SysLinux is a BootLoader for Linux which runs off a disk with a FAT FileSystem. Such a floppy can be manipulated using standard file management tools on any OperatingSystem that can access FAT FileSystems. Therefor, SysLinux can completely eliminate the need for distribution of raw diskette images for boot floppies. It is intended to simplify first-time installation of Linux, and for creation of rescue and other special-purpose boot disks.
See also: http://annys.eines.info/cgi-bin/man/man2html?syslinux
See an example at http://www.knoppix.net/docs/index.php/GnoppixBootfloppyContent
All the configurable defaults in SysLinux can be changed by putting a file called syslinux.cfg in the root directory of the boot disk. The following options are available:
- DEFAULT kernel options...
Sets the default command line. If SysLinux boots automatically, it will act just as if the entries after DEFAULT had been typed in at the boot: prompt.
So, you can include xmodule=fbdev, lang=us or similar options.
- APPEND options...
- Add one or more options to the Kernel CommandLine. These are added both for automatic and manual boots. The options are added at the very beginning of the kernel command line, usually permitting explicitly entered kernel options to override them. This is the equivalent of the LILO "append" option.
- LABEL label
- Indicates that if label is entered as the Kernel to boot, SysLinux should instead boot image. The default for image is the same as label.
- TIMEOUT timeout
- Indicates how long to wait at the boot
- KBDMAP keymap
- Install a simple keyboard map
- DISPLAY filename
- Displays the indicated file on the screen at boot time (before the boot: prompt, if displayed).
- SAY message
- Prints the message on the screen.
- F1 filename
- Displays the indicated file on the screen when a function key is pressed at the boot: prompt.
SysLinux also supports a boot-time-loaded InitialRamDisk.
This is the recommended procedure for creating a SysLinux disk that can boot either DOS or Linux. This example assumes the drive is A: in DOS and /dev/fd0 in Linux; for other drives, substitute the appropriate drive designator.
- Make a DOS bootable disk. This can be done either by specifying the /s option when formatting the disk in DOS, or by running the DOS command SYS (this can be done under dosemu(1) if dosemu(1) has direct device access to the relevant drive): format a: /s or sys a:
- Boot Linux. Copy the DOS boot sector from the disk into a file: dd if=/dev/fd0 of=dos.bss bs=512 count=1
- Run SysLinux on the disk: syslinux /dev/fd0
- Mount the disk and copy the DOS boot sector file to it. The file must have extension .bss: mount -t msdos /dev/fd0 /mnt && cp dos.bss /mnt
- Copy the Linux Kernel image(s), initrd(s), etc to the disk, and create/edit syslinux.cfg and help files if desired: cp vmlinux /mnt && cp initrd.gz /mnt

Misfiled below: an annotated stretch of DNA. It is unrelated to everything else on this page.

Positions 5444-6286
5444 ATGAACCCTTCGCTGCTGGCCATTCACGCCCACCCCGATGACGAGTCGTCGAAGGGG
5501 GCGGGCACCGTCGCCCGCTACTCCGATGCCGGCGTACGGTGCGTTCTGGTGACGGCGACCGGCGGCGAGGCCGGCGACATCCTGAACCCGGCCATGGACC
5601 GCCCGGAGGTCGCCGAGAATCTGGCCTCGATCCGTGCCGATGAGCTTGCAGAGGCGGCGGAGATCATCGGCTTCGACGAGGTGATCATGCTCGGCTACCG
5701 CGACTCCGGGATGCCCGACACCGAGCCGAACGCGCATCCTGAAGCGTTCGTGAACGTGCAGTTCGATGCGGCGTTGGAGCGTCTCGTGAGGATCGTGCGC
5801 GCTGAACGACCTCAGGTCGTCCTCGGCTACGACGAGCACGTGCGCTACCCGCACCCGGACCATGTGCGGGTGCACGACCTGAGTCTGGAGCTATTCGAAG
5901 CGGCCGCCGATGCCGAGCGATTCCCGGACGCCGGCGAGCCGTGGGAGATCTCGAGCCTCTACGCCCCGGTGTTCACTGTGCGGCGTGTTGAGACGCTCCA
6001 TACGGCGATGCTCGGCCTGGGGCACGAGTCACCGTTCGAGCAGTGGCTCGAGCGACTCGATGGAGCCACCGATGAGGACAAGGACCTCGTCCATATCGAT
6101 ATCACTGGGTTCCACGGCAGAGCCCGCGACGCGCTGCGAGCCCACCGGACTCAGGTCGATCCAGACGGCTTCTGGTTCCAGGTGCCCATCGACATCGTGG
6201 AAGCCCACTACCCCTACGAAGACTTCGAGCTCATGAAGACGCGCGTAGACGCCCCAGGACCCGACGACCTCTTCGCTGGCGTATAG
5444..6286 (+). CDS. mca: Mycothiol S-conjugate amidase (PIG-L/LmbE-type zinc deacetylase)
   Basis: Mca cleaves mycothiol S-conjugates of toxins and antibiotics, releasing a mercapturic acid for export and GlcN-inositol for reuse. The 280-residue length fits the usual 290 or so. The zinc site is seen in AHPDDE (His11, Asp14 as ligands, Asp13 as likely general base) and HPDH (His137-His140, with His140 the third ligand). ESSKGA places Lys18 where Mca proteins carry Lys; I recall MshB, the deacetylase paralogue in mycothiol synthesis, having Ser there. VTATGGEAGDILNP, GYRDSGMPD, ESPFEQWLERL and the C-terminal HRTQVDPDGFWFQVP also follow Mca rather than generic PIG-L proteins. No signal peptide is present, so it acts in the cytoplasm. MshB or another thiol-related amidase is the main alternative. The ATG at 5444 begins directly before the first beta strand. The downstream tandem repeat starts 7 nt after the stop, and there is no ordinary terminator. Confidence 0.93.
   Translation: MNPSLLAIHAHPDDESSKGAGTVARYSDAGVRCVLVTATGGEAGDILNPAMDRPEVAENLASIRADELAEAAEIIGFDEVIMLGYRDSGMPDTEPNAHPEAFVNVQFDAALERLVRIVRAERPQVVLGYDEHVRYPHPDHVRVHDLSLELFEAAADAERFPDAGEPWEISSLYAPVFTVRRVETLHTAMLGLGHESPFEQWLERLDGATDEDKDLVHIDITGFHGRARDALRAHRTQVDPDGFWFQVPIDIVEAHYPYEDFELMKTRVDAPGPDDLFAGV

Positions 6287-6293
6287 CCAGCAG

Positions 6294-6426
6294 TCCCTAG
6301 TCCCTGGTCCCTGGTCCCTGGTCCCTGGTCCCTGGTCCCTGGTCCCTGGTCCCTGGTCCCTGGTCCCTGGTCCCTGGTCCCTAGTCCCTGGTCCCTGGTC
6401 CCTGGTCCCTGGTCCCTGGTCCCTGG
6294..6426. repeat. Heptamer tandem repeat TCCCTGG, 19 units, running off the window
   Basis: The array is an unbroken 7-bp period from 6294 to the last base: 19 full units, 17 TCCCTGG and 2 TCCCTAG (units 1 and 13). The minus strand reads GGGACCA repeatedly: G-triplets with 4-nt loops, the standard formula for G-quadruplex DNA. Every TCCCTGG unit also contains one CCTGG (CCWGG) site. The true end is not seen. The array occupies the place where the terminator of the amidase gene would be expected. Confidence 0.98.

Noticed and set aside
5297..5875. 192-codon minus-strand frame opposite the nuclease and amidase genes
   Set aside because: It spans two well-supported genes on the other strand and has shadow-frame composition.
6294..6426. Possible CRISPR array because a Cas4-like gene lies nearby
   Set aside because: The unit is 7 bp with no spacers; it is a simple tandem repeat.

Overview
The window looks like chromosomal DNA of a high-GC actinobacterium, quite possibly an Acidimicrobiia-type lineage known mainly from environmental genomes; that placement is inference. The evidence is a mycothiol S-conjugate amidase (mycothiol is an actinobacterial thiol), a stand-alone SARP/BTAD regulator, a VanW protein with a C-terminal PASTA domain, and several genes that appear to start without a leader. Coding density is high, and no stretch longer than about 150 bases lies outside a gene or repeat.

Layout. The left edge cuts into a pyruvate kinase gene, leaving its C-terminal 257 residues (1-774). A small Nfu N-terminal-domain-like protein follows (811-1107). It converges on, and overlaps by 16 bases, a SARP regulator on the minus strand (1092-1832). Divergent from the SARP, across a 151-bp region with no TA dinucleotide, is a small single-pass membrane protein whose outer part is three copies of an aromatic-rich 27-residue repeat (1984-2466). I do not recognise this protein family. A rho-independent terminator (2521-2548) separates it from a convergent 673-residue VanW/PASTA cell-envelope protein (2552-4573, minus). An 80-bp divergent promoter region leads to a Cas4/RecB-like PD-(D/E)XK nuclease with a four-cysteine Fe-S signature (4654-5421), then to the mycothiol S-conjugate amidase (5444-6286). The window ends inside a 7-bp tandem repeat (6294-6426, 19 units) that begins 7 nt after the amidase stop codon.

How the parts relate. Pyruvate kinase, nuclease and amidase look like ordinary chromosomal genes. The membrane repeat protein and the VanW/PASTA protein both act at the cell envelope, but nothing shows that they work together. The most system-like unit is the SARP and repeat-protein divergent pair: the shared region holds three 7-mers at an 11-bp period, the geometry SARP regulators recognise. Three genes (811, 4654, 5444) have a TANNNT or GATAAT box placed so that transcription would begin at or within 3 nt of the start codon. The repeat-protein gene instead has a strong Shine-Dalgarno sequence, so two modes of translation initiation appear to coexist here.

- Unmount the disk (if applicable): umount /mnt
To make this installation in DOS only, you need the utility copybs.com (included with SysLinux) as well as the syslinux.com installer. If you are on an WinNT-based system (WinNT, Win2k, WinXP or later), use syslinux.exe instead.
- Make a DOS bootable disk. This can be done either by specifying the /s option when formatting the disk in DOS, or by running the DOS command SYS: format a: /s or sys a:
- Copy the DOS boot sector from the disk into a file. The file must have extension .bss: copybs a: a:dos.bss
- Run SysLinux on the disk: syslinux a:
- Copy the Linux Kernel image(s), initrd(s), etc to the disk, and create/edit syslinux.cfg and help files if desired: copy vmlinux a:, then copy initrd.gz a:
SysLinux can be used to create bootdisk images for El Torito-compatible bootable CDROMs. However, it appears that many BIOSes are very buggy when it comes to booting CDROMs. Some users have reported that the following steps are helpful in making a CDROM that is bootable on the largest possible number of machines:
- Use the -s (safe, slow and stupid) option to SysLinux
- Put the boot image as close to the beginning of the ISO 9660 FileSystem as possible.
A CDROM is so much faster than a floppy that the -s option shouldn't matter from a speed perspective.
SysLinux has a companion called ISOLinux which is more suited for this task.
SysLinux can boot from a FAT12 or FAT16 FileSystem partition on a HardDisk (FAT32, introduced in Windows 95 OSR-2, is not supported, however). The installation procedure is identical to the procedure for installing it on a floppy, and should work under either DOS or Linux. To boot from a partition, SysLinux needs to be launched from a Master Boot Record or another boot loader, just like DOS itself would.
Under DOS, you can install a standard simple MBR on the primary hard disk by running FDISK /MBR. Then use FDISK to mark the appropriate partition active.
A simple MBR, roughly on par with the one installed by DOS (but unencumbered), is included in the SysLinux distribution.